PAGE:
Inventories

 

 

 

 

 

6,695 

 

 

 

 

 

 Accrued expenses  

 

 

 

(2,682)

 

 

(775)

 

 

10,183 

 

 

 

 

 

 

 

 

 

 

 

 

 

 

 

 Net cash used in operating activities

 

 

 

(29,490)

 

 

(10,254)

 

 

(81,013)

 

 

 

 

 

 

 

 

 

 

 

 

 

 

 

 Cash flows from investing activities:

 

 

 

 

 

 

 

 

 

 

 

 

 Cash paid in disposal of discontinued operations

 

 

 

 

 

(1,917)

 

 

 

 

 Purchase of unproved oil and gas property acreage

 

 

 

 

 

 

 

(95,295)

 

 

 

 

 

 

 

 

 

 

 

 

 

 

 

 Net cash used in investing activities

 

 

 

 

 

(1,917)

 

 

(95,295)

 

 

 

 

 

 

 

 

 

 

 

 

 

 

 

 Cash flows from financing activities:

 

 

 

 

 

 

 

 

 

 

 

 

 Amounts received from stockholders

 

 

 

 

 

11,488 

 

 

42,632 

 

 

 Proceeds from sale of common stock

 

 

 

 

 

 

 

150,000 

 

 

 

 

 

 

 

 

 

 

 

 

 

 

 

 Net cash provided by  financing activities

 

 

 

 

 

11,488 

 

 

192,632 

 

 

 

 

 

 

 

 

 

 

 

 

 

 

 

 Net change in cash

 

 

 

(29,490)

 

 

(683)

 

 

16,324 

 

 

 

 

 

 

 

 

 

 

 

 

 

 

 

 Cash at beginning of period

 

 

 

45,814 

 

 

683 

 

 

 

 

 

 

 

 

 

 

 

 

 

 

 

 

 

 Cash at end of period

 

 

$

16,324 

 

$

 

$

16,324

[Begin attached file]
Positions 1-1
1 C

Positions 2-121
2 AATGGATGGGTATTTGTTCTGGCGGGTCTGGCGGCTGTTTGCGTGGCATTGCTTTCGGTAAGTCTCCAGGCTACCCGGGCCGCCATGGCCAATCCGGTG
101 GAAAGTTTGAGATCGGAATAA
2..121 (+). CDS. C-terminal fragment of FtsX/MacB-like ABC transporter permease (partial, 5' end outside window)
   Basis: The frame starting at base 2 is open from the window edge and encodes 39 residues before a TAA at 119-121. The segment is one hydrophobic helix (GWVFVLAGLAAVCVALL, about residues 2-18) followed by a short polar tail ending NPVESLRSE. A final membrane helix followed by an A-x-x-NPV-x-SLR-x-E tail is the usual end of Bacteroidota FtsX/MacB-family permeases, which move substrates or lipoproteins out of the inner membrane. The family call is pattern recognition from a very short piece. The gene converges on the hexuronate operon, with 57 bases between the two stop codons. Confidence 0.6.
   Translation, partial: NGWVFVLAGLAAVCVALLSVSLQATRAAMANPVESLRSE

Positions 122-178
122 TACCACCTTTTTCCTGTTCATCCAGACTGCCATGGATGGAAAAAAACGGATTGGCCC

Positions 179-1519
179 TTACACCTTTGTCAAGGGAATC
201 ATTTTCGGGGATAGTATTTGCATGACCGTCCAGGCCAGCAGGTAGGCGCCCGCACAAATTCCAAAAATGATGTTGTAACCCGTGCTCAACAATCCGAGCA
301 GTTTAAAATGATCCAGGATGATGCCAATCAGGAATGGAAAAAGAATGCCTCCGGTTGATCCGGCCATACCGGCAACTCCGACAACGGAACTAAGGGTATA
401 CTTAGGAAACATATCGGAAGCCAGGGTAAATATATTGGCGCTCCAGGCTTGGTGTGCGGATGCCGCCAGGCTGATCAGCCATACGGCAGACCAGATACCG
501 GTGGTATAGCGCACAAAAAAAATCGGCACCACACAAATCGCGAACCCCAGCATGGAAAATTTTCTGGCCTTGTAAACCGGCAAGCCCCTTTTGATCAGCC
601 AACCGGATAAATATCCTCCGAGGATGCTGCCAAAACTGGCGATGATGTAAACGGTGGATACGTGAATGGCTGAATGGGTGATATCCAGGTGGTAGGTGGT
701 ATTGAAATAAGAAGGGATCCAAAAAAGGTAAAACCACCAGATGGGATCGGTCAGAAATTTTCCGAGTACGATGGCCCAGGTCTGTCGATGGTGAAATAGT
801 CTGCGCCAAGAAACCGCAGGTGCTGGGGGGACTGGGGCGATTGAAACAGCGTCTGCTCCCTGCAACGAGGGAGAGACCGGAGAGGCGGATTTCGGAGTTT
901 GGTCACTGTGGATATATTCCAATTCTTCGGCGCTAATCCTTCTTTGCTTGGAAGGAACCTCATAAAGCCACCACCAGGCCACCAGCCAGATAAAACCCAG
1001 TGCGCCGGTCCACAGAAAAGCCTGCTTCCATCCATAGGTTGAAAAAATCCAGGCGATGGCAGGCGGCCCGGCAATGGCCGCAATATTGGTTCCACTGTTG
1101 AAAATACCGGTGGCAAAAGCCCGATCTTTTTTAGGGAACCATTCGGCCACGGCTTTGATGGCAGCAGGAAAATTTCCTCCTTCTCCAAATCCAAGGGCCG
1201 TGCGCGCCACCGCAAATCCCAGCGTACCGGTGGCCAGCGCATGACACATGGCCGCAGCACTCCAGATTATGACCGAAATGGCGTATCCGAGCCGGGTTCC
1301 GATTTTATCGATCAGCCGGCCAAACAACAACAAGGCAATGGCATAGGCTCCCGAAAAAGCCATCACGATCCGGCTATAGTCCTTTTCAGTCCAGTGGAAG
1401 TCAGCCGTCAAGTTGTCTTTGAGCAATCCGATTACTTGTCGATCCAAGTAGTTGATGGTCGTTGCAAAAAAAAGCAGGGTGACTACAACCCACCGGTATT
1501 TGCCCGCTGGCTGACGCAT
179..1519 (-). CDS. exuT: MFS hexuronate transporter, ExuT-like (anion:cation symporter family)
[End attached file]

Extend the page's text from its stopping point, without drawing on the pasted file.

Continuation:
Supplemental disclosure of cash flows information:

 

 

 

 

 

 

 

 

 

 

 

 

 Interest paid

 

 

$

 

$

 

$

 

 

 

 

 

 

 

 

 

 

 

 

 

 

 

 

 Income tax paid

 

 

$

 

$

 

$

 

 

 

 

 

 

 

 

 

 

 

 

 

 

 

 Non cash financing and investing activities:

 

 

 

 

 

 

 

 

 

 

 

 

 Accrued expense for acquisition of oil and gas properties

 

 

$

 

$

 

$

 

 

 

 

 

 

 

 

 

 

 

 

 

 

 

 

Forgiveness of advances from former stockholders to contributed capital

 

 

 

 

 

 

 

 

 

 

 

 

 

 

 

 

 

 

 

 

 

 

 

 

 

See accompanying notes to the consolidated financial statements.



8




Selga, Inc.

(An Exploration Stage Company)

June 30, 2012 and 2011

Notes to the Consolidated Financial Statements

(Unaudited)


Note 1 – Organization and Operations


Selga Inc.


Selga Inc. (“Selga” or the “Company”) was incorporated under the laws of the State of Nevada on November 9, 2009.


The Company intended to export new and used cars from the United States to South America, Europe and Africa prior to August 29, 2011.


Change in Control and Scope of Business


On March 31, 2011, a Stock Purchase Agreement (the “SPA”) by and among the Company’s then sole officer and director Olegs Petusko (“OP”), the Company and Warmond Fang (“WF”) was executed and a closing was held under the SPA.